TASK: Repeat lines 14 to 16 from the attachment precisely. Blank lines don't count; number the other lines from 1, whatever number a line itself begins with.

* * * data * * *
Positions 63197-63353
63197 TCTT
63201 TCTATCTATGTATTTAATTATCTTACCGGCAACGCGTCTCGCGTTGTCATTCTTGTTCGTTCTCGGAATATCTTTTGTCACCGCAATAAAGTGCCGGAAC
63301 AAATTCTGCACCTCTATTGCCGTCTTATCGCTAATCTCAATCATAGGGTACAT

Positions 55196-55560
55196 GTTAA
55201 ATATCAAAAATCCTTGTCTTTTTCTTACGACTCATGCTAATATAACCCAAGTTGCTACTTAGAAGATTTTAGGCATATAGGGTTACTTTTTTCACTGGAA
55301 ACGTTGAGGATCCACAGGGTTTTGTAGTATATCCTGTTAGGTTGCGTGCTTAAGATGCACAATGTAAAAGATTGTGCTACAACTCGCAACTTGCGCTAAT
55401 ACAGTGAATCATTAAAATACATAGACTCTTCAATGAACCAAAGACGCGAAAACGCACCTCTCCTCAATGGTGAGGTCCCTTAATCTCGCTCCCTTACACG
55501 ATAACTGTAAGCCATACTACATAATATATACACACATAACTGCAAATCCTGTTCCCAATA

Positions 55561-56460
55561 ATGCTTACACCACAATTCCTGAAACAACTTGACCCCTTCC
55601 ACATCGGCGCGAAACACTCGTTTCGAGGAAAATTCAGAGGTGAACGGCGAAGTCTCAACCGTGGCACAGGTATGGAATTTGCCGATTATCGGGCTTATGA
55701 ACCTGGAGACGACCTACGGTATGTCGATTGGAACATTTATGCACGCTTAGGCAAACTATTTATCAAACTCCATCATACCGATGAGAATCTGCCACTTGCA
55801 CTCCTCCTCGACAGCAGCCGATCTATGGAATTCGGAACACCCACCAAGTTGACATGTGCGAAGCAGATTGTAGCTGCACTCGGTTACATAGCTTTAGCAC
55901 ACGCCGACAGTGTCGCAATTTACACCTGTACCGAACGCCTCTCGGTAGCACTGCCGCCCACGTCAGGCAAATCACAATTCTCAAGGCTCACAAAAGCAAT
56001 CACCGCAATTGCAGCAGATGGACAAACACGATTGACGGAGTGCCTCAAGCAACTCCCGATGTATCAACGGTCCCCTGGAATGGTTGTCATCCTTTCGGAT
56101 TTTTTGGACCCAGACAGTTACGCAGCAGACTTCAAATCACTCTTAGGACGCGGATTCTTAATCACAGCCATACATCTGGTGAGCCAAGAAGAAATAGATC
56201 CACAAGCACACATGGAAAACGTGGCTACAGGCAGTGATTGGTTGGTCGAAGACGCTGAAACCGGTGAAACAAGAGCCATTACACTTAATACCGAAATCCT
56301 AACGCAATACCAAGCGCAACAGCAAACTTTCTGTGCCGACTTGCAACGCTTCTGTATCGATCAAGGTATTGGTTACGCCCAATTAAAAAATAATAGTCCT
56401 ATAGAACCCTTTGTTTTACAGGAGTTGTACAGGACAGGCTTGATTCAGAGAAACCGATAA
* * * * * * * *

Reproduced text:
55701 ACCTGGAGACGACCTACGGTATGTCGATTGGAACATTTATGCACGCTTAGGCAAACTATTTATCAAACTCCATCATACCGATGAGAATCTGCCACTTGCA
55801 CTCCTCCTCGACAGCAGCCGATCTATGGAATTCGGAACACCCACCAAGTTGACATGTGCGAAGCAGATTGTAGCTGCACTCGGTTACATAGCTTTAGCAC
55901 ACGCCGACAGTGTCGCAATTTACACCTGTACCGAACGCCTCTCGGTAGCACTGCCGCCCACGTCAGGCAAATCACAATTCTCAAGGCTCACAAAAGCAAT